Comparing any political opponent to Hitler, for example, used to be a thing that simply wasn't done, but not so much anymore. Humanist and scientific reason used to be the preferred lingua franca of the commons, but not so much anymore, since politicians now derisively identify these discourses exclusively with a sub-culture of secular liberals and "elites."
Imagine a Venn diagram. One circle is Occupy Wall Street environmentalist, feminist progressives in Greenwich Village, and the other is fundamentalist, pro-personhood-amendment social evangelicals in Mississippi. The space where the two circles overlap is the sliver of a commons.
Parody is fascinating, because it aims to expose dissension, power inequality, and conflict, but from the stance of that imagined commonweal, or principles and texts that we share. Linguist Mary Louise Pratt calls parody the art of the "contact zone."
This makes parody more complex and culturally valuable than mockery. It's more sophisticated than ridiculing people for what you take to be, depending on your side, their godlessness, depravity, and narcissism, or their stupidity, theocratic zealotry, and intolerance.
These put downs are ubiquitous. Read the "comments" section of any article, and you'll despair for the future of democracy as well as grammar, manners, and spelling.
More skilled comedians can deliver the put-downs humorously enough. Jon Stewart gets called a satirist, but he's not a satirist so much as an adroit, amusing mocker of (mostly) non-liberals for liberal audiences. His jokes are mostly "in the family:" They're directed to the liberal sub-circle of the Venn diagram, or yelled across the cultural faultline to the other.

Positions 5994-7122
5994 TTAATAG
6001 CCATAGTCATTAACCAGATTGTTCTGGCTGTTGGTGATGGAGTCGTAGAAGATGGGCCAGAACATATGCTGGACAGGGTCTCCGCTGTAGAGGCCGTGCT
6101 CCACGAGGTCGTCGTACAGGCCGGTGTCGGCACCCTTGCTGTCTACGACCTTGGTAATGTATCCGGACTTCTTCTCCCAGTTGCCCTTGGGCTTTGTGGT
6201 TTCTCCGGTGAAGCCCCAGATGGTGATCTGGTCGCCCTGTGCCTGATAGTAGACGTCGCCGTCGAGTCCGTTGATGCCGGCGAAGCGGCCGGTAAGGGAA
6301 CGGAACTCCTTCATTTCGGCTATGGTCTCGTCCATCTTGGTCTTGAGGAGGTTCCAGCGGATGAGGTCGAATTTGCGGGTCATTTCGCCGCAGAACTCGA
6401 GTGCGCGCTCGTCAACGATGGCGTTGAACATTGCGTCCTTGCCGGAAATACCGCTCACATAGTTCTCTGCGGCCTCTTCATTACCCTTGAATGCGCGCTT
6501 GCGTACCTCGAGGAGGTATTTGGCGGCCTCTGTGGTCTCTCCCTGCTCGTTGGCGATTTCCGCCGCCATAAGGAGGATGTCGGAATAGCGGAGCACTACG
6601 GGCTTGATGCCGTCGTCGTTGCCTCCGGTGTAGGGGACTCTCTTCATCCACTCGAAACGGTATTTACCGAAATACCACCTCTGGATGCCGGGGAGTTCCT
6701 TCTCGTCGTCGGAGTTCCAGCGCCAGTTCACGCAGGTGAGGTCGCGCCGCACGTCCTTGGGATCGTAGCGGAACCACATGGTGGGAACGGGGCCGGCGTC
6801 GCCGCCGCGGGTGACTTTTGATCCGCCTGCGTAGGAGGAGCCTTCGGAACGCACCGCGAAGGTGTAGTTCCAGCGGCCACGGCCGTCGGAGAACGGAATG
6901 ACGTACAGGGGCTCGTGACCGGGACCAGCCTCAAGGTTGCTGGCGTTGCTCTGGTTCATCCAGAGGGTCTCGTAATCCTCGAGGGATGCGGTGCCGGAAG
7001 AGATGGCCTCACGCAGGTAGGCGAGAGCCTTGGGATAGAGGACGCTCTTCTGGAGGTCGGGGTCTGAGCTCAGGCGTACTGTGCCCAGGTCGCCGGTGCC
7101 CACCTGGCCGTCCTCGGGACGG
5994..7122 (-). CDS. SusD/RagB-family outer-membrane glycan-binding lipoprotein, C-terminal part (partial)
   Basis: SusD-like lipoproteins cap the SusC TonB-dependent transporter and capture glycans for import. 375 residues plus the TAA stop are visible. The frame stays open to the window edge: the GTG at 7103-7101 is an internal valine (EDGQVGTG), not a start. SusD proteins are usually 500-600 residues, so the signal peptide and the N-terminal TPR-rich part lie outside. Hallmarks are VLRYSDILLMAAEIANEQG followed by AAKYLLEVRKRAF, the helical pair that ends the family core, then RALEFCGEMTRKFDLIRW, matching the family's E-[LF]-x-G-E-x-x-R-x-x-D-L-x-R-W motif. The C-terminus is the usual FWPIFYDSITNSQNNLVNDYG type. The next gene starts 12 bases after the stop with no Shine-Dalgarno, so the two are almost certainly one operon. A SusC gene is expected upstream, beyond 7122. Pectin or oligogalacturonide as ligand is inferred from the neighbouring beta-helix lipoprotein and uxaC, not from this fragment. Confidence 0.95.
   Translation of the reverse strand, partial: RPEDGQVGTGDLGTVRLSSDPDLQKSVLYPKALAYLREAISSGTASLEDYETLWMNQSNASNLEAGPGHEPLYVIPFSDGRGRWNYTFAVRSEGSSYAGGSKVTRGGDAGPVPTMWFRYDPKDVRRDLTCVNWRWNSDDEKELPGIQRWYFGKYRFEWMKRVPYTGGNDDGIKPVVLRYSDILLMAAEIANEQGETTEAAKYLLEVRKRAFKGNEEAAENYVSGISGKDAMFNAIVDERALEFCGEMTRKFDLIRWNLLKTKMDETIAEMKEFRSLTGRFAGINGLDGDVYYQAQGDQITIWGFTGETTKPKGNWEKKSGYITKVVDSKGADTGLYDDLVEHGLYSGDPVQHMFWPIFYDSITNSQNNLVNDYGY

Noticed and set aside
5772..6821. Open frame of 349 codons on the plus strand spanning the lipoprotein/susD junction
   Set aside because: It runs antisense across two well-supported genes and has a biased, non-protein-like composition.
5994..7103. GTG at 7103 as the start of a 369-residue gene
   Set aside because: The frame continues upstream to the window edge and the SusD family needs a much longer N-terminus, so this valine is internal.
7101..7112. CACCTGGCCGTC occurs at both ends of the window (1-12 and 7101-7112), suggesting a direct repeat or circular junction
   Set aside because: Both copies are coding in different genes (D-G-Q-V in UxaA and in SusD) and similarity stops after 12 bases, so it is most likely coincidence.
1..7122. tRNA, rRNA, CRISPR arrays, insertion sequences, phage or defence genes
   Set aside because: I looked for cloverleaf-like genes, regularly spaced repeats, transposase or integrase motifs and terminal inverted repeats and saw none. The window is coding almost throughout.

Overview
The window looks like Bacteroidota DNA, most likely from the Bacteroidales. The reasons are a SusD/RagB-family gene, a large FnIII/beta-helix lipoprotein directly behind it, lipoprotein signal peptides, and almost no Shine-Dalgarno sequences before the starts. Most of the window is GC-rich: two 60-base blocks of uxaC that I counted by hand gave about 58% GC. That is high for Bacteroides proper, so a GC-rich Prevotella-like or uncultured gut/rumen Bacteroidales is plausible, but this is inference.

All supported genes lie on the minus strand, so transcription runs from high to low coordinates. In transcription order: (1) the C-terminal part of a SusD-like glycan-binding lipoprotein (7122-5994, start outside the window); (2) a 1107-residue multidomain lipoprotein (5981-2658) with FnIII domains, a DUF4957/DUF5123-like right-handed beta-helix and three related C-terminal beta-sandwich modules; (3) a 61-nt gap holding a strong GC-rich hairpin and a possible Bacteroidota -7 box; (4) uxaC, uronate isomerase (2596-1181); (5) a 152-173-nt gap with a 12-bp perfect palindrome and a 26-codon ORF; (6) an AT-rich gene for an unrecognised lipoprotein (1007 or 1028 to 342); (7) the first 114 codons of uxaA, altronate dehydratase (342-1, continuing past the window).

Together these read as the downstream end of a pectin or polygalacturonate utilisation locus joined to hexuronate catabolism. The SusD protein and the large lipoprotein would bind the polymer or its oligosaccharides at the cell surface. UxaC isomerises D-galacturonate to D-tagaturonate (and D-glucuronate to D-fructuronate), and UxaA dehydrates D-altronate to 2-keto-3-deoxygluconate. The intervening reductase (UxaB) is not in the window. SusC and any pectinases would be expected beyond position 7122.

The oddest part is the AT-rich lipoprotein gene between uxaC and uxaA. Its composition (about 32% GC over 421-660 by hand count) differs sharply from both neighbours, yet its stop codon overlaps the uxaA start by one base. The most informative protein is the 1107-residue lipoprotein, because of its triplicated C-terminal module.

Appreciating Stewart's jokes most often requires only that we see, and agree, that non-liberals are bizarre. Parody in contrast involves reciprocal mockery. Disarmingly, it implicates everyone. We have to see that not only is the other side bizarre, but that we're amusingly weird ourselves. "Getting" the Planned Parenthood spoof requires that pro-abortion rights advocates recognize their mall-friendly consumer rhetoric of choice and that they're perceived as endorsing abortion factories, and they must be able to hear this without going ballistic about how "it's not funny." For pro-life readers to get it, they must realize that Planned Parenthood wouldn't do something so callous. Their sense of a shared commons, even with their foe Planned Parenthood, must be functional.
When parody works, both sides recognize themselves. They're momentarily united in laughing at a joke that skewers them, made decipherable by their shared standard of common sense.
Parody reminds us that, as much as we may feel that the other side is nuts and full of it, somewhere, somehow... the center still holds.
I just hope it survives the 2012 elections.
4, 5, 7, and 11 are Onion headlines. The rest are actual statements, or happenings. Gingrich gave us #6 and #8, from the campaign trail. Rep. John Sullivan made the #9 comment. Republican columnist from Florida Victoria Jackson provided #2. The "Dark Ages" comment comes from Democrats at the National Governor's Association Meeting. Santorum (#1) likened Obama's administration to the rise of Hitler.